Before Your buy, Learn about the differences between a throw and a blanket
What is the difference between a blanket and a throw? We get this question a lot. You may be familiar with what a throw is, however, you may not know they have different meanings in different contexts. In short, a throw is a type of blanket but smaller in size than your average blanket. Technically all throws are blanket but not all blankets are throws, confused? Yeah, we were too until we did some digging.
In short, The main function of most blankets is to keep you warm and a throw is mostly decorative but also great to keep you warm on those cold winter nights and they are great for picnic blankets on summer days. However, there is more to the story than just that. Let’s take a deeper dive to find out what truly differentiates a throw from a blanket and vice versa. You’ll be amazed. Keep on reading.
As we mentioned above, a Throw is a somewhat smaller type of blanket and the most popular sizing is around 50in x 60in. It also varies from a blanket in the way it is used in the home. Throws are used in many ways, but mostly in home décor and therefore have overly bold designs and colorings. A great example of a throw is the Cerise Ndebele throw from Thula Tula
Below is 7 ways you can style your throw at home.
8 Great Ways To Use Your Throw
You can hang your throw over the back of your sofa or chair as a highlight piece also making it easily accessible for couch cuddles.
Roll your throws up and pile them in a basket close to a couch or chimney to add a friendly, lodge-like feel to the room.
You can re-purpose a throw as decorative linen on an outdoor picnic table, coffee table, or on the comfort table in the corridor.
Fold your throw over the back of a chair as a central décor element. See the above image featuring the Ndebele throw. Your throw will add a touch of color and class to the room.
You can use your throw to style your bed by laying it over the end of the bed for a beautiful touch of comfort and minimalistic style. Also, you can use it to warm the toes on those cold winter nights.
To stay cozy on a summer night, you can wrap a throw around you beside a campfire and enjoy a glass of wine.
Throws are super compact and lightweight due to the size. Put it on your road trip list of things not to forget. Throws can be a perfect car accessory use your throw as a pillow or keep those toes warm on long trips.
Picnics, who doesn't love a summer picnic? Throws are perfect for that impromptu park hangout.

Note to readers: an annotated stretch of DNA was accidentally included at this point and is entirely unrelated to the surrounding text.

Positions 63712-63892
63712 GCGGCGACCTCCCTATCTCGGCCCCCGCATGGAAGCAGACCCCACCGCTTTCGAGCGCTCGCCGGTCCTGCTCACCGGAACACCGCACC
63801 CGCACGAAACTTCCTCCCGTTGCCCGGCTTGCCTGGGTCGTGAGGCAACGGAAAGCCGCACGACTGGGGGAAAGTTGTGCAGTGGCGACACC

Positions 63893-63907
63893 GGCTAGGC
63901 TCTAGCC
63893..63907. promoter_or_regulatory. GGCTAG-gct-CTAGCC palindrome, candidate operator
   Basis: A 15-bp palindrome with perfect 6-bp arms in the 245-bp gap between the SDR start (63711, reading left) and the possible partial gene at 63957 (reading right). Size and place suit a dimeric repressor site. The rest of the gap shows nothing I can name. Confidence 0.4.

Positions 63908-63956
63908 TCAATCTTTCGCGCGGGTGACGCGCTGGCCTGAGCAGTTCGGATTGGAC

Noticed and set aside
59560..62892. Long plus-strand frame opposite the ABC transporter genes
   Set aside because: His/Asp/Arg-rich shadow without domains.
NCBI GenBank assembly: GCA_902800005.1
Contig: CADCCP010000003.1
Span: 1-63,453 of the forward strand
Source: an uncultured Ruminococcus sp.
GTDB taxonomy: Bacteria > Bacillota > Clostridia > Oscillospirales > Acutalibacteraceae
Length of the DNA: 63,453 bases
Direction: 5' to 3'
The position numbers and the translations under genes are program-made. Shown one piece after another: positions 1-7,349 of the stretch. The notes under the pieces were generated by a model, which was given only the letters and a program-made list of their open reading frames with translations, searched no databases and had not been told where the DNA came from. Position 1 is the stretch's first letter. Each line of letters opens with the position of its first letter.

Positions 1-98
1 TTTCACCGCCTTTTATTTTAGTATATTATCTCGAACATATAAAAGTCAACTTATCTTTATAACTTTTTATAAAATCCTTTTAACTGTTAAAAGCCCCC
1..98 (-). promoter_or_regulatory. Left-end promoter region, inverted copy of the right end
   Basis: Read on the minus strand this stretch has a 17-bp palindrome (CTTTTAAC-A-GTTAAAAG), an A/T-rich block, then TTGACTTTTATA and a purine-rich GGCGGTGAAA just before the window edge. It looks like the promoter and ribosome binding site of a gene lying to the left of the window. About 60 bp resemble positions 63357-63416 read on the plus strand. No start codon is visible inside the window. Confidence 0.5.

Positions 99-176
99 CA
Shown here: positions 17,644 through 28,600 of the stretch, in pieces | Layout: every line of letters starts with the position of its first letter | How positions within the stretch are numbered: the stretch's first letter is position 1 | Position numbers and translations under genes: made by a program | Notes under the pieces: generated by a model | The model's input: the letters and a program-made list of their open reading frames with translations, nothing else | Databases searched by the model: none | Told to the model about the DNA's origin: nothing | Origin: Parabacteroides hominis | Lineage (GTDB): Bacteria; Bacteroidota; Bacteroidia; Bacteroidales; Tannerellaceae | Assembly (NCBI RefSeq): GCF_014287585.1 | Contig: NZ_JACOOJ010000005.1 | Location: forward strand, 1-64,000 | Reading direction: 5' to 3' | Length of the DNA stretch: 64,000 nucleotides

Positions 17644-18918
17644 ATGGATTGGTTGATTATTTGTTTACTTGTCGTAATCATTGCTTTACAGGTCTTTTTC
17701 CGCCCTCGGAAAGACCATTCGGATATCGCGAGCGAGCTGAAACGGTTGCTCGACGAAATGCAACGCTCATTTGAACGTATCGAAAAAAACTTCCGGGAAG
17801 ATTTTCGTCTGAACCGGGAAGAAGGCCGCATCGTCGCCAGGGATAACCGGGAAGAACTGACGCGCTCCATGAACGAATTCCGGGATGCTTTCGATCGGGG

A typical throw comes in beautiful tapestry style designs and patterns which can be displayed around the home to bring a whole newFen Shui to any room by tying in the room design and creating an incredibly beautiful focal point.
What are the most common materials to make a Throw?
Cashmere: Cashmere comes from Cashmere goats and is primarily produced in Tibet, India, and Pakistan. Cashmere throws are exceptionally soft but are also very expensive and delicate and require extreme care and attention to keep the throw looking good. Although Cashmere is beautiful and luxurious it is not recommended as an everyday throw and is not great for the outdoors as they require dry clean only.
Cotton: The strands from the cotton plant offer a delicate, breathable, and durable texture, even after numerous washes. This cotton texture won’t trap in the air, which means you will remain at a comfortable temperature. A lot of people pick cotton throws because unlike cashmere cotton is long-lasting and very easy to clean.
Fleece: Fleece blankets are delicate to the touch yet durable, lightweight, and exceptionally warm. Fleece is made out of acrylic fibers. Fleece is also very cozy which makes it the perfect fabric for year-round comfort.
Alternative Mink: Faux Mink is shiny fur-like material that is produced using manufactured microfilaments that are made to look like the delicate and smooth surface of Mink fur.
Microplush: This is an ultra-soft, thick, and non-pilling fabric. Microplush is a perfect material and is cheap and easy to clean.
Berber fleece: Berber fleece is a high-performance fabric that is extremely warm, soft, and lightweight. With a curly, slightly nubby texture and subtly flecked appearance, it has a plush sweater-knit backing. Comparable in softness and insulating properties to natural fur, it has a high warmth-to-weight ratio. Berber fleece wicks moisture from the body making it warm even in the dampest conditions.